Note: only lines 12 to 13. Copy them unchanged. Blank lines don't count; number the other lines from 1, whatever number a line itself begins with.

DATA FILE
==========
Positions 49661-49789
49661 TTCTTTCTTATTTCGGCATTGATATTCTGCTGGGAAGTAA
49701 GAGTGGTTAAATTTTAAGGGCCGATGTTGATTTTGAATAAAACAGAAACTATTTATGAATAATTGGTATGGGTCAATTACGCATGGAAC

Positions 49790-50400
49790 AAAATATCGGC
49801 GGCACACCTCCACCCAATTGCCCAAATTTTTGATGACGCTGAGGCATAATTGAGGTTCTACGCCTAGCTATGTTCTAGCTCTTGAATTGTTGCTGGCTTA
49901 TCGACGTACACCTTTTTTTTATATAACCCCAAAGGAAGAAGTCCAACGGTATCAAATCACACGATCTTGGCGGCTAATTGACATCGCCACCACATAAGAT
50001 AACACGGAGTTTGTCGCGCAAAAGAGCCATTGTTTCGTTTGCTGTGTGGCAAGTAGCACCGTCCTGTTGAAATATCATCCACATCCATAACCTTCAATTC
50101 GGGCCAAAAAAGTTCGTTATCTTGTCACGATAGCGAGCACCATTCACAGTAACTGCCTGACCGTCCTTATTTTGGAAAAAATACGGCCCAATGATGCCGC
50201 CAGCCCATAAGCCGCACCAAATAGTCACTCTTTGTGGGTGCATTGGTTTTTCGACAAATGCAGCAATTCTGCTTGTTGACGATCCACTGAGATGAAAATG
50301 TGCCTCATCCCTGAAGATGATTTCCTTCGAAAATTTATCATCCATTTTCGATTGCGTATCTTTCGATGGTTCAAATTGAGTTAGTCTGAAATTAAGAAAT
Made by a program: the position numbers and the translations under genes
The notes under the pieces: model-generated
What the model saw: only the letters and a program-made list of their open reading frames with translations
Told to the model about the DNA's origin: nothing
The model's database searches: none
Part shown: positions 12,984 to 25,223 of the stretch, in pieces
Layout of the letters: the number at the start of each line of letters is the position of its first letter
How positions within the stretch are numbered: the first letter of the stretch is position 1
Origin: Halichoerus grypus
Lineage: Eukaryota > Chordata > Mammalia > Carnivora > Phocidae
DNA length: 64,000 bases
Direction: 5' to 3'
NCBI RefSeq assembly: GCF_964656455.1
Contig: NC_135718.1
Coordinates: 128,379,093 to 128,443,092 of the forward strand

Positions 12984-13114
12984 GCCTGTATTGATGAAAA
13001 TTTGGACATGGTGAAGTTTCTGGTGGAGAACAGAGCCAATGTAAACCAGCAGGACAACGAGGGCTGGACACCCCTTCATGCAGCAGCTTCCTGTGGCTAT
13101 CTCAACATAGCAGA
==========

Made by a program: the position numbers and the translations under genes
The notes under the pieces: model-generated